Election candidates must advertise their crime record in media, says SC
Asks Parl To Bar Criminals From Contesting Polls
In an unprecedented order, the Supreme Court on Tuesday directed that election candidates, after filing nomination, should repeatedly make declarations in
The court recommended that Parliament urgently enact a legislation to prevent tainted criminals from becoming lawmakers, and while it did not change the law, it hit on the innovative method of getting candidates and their parties to publicise pending criminal cases that often remain encased in election affidavits.
A constitution bench of CJI Dipak Misra and Justices R F Nariman, A M Khanwilkar, D Y Chandrachud and Indu Malhotra said the “self publicity” would help curb criminalisation of politics.
The Supreme Court called the criminalisation of politics a termite eating into the edifice of constitutional governance. Summing up the court’s concerns, the CJI said, “The country feels agonised when money and muscle power become the supreme power.”
‘Negative ads must in media, party website’
The SC said, “Substantial efforts have to be undertaken to cleanse the polluted stream of politics by prohibiting people with criminal antecedents so that they do not even conceive of the idea of entering into politics”.
Writing a 100-page unanimous judgment for the bench, CJI Misra said, “In a multi-party democracy, where members are elected on party lines and subject to party discipline, we recommend to Parliament to bring out a strong law whereby it is mandatory for political parties to revoke membership of persons against whom charges are framed in heinous and grievous offences and not to set up such persons in elections, both for Parliament and state assemblies. “This would go a long way in achieving decriminalisation of politics and usher in an era of immaculate, spotless, unsullied and virtuous constitutional democracy.”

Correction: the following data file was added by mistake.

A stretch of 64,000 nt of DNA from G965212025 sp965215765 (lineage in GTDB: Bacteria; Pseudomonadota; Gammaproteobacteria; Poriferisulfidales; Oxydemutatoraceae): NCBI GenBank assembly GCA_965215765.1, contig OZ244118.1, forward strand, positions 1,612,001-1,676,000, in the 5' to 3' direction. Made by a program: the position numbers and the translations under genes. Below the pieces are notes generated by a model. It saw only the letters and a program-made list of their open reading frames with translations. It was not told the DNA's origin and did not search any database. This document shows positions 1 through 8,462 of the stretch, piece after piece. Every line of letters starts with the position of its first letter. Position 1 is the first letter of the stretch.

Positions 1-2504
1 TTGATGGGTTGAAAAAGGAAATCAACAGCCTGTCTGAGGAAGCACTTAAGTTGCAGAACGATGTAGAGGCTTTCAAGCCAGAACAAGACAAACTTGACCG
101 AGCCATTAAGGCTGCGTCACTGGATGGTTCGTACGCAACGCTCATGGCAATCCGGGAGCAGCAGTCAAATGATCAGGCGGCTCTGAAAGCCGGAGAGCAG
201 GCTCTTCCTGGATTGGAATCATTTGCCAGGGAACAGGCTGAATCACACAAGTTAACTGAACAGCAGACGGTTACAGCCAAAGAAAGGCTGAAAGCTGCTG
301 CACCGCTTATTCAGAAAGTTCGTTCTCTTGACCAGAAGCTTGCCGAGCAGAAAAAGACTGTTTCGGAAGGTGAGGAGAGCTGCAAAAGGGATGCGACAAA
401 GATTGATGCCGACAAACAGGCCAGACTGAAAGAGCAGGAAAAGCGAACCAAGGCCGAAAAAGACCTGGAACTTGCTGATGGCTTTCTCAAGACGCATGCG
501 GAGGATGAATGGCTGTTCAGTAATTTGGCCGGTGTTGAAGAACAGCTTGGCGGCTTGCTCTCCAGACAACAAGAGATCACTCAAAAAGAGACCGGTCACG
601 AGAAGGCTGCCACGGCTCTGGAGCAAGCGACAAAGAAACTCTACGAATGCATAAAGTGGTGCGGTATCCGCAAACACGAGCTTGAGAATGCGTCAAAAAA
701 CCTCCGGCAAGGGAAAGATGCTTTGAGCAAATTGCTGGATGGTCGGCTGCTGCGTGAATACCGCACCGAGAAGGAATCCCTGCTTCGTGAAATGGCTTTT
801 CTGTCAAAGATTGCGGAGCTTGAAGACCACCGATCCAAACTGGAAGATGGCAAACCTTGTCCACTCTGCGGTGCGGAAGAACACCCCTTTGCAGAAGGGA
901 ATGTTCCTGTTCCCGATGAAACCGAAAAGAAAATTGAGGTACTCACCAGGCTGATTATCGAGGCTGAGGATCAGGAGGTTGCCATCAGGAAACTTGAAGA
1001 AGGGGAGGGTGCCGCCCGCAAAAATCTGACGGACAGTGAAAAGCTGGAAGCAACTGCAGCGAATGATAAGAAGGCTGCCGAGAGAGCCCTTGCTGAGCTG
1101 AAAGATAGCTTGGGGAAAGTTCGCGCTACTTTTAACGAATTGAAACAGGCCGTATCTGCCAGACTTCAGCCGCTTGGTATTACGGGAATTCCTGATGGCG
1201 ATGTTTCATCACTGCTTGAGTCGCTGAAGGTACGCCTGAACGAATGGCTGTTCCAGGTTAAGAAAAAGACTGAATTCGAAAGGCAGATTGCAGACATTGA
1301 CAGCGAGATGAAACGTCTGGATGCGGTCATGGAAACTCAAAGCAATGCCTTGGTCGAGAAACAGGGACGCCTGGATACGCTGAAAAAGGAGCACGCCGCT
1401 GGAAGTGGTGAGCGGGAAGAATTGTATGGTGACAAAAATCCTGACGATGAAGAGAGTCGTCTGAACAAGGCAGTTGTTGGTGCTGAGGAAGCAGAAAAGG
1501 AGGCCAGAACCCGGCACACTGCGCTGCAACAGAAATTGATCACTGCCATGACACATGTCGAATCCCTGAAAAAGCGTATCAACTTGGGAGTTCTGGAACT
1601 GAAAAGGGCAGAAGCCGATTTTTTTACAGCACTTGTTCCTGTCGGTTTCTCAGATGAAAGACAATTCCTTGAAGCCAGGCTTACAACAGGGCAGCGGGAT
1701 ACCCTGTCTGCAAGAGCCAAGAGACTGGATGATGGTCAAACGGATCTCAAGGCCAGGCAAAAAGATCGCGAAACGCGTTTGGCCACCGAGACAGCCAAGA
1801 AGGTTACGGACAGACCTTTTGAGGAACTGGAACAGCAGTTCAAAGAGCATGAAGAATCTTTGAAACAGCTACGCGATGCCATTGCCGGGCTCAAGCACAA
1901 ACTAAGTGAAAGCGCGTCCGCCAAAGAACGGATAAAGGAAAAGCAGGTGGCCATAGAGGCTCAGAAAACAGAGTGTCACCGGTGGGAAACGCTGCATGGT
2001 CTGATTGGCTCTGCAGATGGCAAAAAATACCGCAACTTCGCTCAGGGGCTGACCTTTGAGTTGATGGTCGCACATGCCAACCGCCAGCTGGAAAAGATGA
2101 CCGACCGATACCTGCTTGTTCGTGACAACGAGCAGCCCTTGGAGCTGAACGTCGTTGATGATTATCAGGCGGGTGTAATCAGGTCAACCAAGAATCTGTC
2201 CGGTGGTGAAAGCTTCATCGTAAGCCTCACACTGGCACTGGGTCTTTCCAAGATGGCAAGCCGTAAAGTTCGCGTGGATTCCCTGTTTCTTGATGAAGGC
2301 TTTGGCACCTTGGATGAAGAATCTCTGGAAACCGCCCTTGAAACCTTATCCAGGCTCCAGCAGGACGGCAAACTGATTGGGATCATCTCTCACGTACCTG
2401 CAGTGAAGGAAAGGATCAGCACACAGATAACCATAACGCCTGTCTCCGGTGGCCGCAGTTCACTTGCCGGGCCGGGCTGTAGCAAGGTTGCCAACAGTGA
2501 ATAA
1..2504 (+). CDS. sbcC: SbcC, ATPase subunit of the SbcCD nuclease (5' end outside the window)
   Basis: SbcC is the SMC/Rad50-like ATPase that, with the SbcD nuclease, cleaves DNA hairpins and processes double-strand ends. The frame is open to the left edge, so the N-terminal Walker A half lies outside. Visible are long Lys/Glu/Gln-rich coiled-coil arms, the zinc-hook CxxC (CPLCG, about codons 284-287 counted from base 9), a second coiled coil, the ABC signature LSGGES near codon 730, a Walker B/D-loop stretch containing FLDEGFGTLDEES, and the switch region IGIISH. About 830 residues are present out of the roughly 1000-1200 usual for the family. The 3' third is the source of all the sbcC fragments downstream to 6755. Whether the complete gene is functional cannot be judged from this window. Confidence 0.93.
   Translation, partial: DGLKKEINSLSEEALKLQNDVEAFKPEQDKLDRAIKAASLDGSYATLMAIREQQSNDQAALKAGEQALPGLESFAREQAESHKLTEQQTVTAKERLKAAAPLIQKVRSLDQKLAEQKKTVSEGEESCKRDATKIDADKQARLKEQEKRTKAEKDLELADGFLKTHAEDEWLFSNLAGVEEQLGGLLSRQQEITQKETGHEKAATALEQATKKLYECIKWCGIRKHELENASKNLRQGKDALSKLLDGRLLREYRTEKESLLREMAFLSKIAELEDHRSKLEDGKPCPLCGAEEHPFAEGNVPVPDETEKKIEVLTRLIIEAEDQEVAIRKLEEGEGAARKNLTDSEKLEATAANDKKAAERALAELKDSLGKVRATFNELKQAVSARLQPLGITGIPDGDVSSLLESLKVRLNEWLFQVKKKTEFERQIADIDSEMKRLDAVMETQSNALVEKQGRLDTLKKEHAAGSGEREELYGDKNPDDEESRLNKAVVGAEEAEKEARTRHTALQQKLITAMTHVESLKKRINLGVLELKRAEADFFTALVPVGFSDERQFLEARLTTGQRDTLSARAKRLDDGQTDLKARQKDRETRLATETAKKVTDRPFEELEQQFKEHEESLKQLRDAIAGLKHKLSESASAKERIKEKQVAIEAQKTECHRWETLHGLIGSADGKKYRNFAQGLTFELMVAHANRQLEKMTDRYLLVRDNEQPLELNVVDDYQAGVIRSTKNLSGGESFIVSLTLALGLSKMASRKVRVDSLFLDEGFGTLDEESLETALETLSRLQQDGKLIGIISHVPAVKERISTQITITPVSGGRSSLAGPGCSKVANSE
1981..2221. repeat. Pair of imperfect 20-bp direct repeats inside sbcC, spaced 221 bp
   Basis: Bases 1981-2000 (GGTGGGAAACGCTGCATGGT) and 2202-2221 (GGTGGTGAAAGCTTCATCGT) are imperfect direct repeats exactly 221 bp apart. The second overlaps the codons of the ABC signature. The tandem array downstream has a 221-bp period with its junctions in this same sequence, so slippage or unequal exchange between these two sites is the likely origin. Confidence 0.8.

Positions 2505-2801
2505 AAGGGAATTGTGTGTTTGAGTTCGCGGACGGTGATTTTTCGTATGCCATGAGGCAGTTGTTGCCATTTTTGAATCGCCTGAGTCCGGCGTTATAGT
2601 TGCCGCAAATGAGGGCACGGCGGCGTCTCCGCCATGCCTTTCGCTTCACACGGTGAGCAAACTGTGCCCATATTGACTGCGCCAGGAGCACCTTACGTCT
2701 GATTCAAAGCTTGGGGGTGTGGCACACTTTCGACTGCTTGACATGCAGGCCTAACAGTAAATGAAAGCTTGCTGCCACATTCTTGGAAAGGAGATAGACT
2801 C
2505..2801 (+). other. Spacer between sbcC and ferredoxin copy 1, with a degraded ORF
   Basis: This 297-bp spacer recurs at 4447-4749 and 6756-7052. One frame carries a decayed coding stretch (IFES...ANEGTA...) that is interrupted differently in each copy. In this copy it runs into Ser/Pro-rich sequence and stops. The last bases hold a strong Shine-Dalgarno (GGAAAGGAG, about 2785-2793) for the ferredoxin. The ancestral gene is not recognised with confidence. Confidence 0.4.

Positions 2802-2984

Turning the focus on disadvantaging tainted candidates in elections, he added, “Candidate as well as concerned party shall issue declaration in widely circulated newspapers in the locality about antecedents of the candidate and also give wide publicity in the electronic media. When we say wide publicity, we mean the same shall be done at least thrice after filing of nomination papers.”
The SC asked each candidate to inform the party about criminal cases and mandated the party to “put up on its website the aforesaid information”. Thus, there will be a three-way mandatory negative advertisement of a candidate’s criminal antecedents—in newspapers, TV channels and the party website.
The bench said it had issued these directions as it could not direct Election Commission to deny a candidate with criminal antecedents the benefit of his party’s election symbol. However, it said it was the SC alone that from time to time laid down laws to infuse “the culture of purity in politics”.
The AG opposed the suggestion that a candidate be disqualified from contesting if a trial court framed charges in a serious offence. CJI Misra said, “It is equally imperative that persons who enter public life and participate in lawmaking should be above any kind of serious criminal allegation.”
The bench said, “It is true that false cases are foisted on prospective candidates but the same can be addressed through appropriate legislation.”